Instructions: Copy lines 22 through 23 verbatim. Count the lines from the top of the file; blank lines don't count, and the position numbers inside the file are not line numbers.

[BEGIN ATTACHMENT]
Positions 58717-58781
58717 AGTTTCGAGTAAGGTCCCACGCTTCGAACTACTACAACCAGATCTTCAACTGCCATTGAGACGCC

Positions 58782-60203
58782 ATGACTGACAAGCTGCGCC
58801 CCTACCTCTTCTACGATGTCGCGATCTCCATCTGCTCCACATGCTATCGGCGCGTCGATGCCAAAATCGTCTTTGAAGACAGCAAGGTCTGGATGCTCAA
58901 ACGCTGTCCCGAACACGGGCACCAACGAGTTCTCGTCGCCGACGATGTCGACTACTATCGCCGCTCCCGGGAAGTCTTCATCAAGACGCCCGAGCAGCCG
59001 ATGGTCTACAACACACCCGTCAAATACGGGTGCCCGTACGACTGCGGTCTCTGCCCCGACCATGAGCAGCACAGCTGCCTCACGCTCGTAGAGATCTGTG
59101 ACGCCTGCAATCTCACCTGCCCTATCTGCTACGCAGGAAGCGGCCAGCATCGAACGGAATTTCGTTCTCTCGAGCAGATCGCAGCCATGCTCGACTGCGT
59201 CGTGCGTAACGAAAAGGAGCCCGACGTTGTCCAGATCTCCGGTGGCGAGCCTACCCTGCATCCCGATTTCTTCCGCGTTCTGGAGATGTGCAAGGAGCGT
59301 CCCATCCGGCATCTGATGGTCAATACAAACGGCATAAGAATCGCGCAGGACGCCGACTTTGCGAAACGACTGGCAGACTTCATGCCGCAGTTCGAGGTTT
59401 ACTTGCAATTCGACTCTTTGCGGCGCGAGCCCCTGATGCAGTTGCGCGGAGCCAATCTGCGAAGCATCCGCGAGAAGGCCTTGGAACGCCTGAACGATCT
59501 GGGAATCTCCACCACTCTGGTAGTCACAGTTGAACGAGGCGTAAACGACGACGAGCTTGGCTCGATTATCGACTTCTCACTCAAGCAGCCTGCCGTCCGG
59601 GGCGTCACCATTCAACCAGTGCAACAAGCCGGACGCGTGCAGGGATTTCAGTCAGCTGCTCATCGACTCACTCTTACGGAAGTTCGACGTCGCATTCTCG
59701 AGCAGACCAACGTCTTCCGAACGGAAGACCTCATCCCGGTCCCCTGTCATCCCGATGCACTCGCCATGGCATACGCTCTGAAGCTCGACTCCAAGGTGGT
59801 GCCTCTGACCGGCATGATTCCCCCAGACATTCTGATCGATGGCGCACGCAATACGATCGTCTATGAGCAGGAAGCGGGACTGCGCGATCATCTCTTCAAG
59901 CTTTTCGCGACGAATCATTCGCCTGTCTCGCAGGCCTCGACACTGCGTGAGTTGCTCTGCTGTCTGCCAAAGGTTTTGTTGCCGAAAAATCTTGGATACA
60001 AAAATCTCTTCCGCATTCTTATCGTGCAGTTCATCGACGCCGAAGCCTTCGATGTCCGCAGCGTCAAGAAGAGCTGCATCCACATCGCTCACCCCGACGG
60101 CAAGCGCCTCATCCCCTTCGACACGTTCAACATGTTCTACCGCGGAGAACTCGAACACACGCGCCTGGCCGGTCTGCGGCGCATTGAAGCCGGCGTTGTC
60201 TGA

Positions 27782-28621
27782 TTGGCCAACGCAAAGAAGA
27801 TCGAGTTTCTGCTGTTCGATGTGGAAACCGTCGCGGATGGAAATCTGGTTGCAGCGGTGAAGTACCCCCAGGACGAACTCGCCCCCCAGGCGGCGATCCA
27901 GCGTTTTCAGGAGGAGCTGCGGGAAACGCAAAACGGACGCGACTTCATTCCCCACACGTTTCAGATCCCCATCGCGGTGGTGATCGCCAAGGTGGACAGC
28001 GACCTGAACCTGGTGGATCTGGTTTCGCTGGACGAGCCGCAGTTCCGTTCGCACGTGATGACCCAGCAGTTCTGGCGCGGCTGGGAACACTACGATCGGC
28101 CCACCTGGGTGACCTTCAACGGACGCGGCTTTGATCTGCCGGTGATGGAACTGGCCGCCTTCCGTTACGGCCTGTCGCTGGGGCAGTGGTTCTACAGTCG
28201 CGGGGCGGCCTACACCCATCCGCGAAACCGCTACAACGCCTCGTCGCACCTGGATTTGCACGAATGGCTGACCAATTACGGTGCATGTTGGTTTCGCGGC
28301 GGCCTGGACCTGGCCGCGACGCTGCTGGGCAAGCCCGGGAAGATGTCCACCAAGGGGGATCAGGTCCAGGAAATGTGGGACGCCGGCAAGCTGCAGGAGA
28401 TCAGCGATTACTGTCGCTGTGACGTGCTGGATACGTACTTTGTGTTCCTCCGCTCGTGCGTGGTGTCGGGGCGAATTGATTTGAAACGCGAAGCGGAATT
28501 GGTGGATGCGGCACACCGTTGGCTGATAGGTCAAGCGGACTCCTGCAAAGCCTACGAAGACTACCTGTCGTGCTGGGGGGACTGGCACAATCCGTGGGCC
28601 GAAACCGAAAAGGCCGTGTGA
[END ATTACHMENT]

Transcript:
27801 TCGAGTTTCTGCTGTTCGATGTGGAAACCGTCGCGGATGGAAATCTGGTTGCAGCGGTGAAGTACCCCCAGGACGAACTCGCCCCCCAGGCGGCGATCCA
27901 GCGTTTTCAGGAGGAGCTGCGGGAAACGCAAAACGGACGCGACTTCATTCCCCACACGTTTCAGATCCCCATCGCGGTGGTGATCGCCAAGGTGGACAGC